Here are some of the questions we are frequently asked about life on a sailboat. If you have a question, email it to us at email@example.com.
Q. When you're sailing in the ocean, do you stop every night?
A. No. When we are sailing long distances we sail 24 hours a day. Someone must always be "on watch" to keep track of our position and to keep a lookout for ships and navigational hazards. A watch schedule is developed prior to the trip and is based on the size of the crew. The ocean can be up to several thousand feet deep and it would be impossible to anchor as the anchor must reach the bottom to be effective! On our longest trip, from Bora Bora to Fiji in 1999, we left Bora Bora and did not see land again for 5 days until we stopped briefly in Tonga. Then it was another 3 days to Fiji.
For much of the cruising we are doing around the Australian Coast we plan trips that allow us to stop in safe places overnight. Occasionally we do overnight sails to reach some of the outer parts of the Great Barrier Reef.
Q. How far can you travel in a day?
A. It depends on the wind conditions. On a good day, we can average 7-8 knots with top speeds of 9-10 knots. A knot is one nautical mile per hour and a nautical mile is slightly longer than a land mile (a nautical mile is one minute of latitude; there are 60 minutes in one degree of latitude). Thus in a 24 hour period, we could reasonably expect to cover 175-200 nautical miles.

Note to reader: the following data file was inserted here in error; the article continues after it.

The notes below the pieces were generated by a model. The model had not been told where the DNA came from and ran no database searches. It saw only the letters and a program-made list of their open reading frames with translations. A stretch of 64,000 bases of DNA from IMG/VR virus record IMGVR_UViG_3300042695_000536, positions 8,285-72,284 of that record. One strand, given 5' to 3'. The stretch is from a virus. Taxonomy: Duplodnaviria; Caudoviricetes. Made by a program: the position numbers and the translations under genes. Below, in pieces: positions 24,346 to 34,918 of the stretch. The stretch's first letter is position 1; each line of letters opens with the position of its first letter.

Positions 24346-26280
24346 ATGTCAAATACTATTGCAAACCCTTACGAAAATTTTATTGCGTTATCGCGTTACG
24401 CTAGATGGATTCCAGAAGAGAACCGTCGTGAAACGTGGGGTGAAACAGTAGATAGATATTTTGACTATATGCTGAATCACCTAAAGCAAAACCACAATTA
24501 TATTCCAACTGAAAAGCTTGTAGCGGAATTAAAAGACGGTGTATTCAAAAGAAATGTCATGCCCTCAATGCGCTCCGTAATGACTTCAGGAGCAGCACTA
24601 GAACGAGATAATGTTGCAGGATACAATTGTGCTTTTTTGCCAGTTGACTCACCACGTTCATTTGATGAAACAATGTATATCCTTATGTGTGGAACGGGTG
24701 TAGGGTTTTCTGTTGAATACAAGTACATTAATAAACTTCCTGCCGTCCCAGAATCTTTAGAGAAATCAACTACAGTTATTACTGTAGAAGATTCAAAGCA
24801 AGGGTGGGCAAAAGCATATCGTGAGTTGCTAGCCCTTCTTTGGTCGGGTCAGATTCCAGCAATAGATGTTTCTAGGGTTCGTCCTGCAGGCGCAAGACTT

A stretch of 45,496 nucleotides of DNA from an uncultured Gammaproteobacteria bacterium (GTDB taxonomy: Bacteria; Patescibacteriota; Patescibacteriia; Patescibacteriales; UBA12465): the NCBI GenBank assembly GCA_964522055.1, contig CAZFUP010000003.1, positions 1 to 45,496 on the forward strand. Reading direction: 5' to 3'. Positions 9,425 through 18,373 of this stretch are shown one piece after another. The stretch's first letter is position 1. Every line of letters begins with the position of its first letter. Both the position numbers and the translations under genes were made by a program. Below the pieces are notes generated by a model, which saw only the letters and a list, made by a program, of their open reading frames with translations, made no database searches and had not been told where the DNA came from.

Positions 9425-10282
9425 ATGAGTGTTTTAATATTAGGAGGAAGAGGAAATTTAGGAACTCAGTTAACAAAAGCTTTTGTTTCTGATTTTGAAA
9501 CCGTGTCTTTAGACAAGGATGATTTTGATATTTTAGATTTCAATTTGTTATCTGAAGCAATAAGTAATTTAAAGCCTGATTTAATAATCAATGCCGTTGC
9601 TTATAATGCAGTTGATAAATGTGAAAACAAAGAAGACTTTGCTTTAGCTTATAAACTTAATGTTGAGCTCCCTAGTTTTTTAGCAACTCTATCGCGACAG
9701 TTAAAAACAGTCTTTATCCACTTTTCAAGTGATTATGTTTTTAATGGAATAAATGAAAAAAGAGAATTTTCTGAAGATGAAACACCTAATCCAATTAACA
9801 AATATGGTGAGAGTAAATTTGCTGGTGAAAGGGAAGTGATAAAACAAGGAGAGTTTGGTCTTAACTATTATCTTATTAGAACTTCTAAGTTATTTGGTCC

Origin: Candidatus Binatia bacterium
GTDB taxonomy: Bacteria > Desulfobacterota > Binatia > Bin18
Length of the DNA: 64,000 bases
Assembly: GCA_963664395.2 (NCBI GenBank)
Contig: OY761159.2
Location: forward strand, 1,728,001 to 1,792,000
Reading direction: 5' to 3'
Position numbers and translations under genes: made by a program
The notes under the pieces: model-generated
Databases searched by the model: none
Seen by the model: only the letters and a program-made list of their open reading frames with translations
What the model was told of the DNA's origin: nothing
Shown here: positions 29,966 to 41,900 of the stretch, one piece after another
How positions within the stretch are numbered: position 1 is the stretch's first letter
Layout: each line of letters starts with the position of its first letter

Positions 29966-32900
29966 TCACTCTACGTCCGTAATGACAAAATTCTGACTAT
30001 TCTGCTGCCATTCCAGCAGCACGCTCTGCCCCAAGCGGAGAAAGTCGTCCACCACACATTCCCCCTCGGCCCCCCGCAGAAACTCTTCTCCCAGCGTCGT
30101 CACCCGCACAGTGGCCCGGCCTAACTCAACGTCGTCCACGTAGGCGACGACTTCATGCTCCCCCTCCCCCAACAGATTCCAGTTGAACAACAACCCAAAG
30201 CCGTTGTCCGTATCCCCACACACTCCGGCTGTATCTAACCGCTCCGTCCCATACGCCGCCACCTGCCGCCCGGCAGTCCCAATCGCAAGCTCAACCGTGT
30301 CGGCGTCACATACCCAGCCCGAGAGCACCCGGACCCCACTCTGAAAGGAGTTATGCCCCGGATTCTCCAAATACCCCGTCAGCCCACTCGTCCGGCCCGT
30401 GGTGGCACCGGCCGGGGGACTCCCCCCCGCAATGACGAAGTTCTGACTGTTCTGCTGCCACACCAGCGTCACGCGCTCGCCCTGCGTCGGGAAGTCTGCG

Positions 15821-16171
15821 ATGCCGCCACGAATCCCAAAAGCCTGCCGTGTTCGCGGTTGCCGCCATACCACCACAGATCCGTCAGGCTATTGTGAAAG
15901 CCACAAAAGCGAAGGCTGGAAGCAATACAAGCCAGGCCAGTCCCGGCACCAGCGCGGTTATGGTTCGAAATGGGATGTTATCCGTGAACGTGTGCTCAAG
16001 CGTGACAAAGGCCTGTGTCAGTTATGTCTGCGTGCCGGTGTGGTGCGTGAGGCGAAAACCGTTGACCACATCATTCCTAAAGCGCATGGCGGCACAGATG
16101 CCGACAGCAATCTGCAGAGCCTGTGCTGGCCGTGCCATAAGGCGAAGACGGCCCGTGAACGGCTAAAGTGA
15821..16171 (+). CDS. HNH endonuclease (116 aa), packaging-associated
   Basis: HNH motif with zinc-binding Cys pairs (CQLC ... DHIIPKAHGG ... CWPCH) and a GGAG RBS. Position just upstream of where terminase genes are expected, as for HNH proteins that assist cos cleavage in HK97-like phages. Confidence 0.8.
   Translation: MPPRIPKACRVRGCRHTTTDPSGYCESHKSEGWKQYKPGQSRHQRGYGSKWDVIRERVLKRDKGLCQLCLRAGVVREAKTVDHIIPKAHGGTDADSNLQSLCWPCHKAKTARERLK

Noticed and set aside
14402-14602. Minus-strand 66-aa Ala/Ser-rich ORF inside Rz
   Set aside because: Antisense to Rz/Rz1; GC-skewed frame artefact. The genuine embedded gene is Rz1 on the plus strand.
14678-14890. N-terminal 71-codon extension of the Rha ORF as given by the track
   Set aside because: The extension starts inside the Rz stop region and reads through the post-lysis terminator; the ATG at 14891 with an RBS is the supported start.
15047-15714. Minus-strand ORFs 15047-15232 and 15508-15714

Q. How long can you stay out without having to buy food?
A. For three people we can comfortably stay offshore for three weeks. For most of that time we would have fresh fruits and vegetables every day. We have a refrigerator and freezer which allow us to carry perishables. Ron and Bradley are accomplished spear fishers and we also catch fish off the back of the boat, so fresh fish is on the menu a lot. We have a water maker on board which converts salt water to fresh water through a reverse osmosis de-salinization process so we always have water for drinking and showers! In a pinch, if we relied on canned food and things like rice and pasta, we could carry enough for a couple months.
Q. What is your source of power when you are not at a marina?
A. The boat has a diesel generator that we run daily for 1-2 hours. The generator recharges the batteries and provides power for major systems such as the water maker and dive compressor. Other systems run off our battery bank. The generator uses 3 litres of fuel per hour. This is the same fuel that powers the boats engines. We have a 1000 fuel tank.
Q. Aren't you afraid of sharks?
Not really. Sharks have a bad reputation that is not really deserved. For the most part, sharks are not interested in humans. Most of the sharks we see are smaller species - reef sharks and nurse sharks - and are not known to bother divers. Most reported shark attacks involve swimmers or surfers whose motion resembles a wounded fish. Divers and snorkelers have a motion which does not attract sharks. Even when we are spearfishing, the sharks are only interested in the fish we spear, which they will occasionally steal, but they are not interested in us.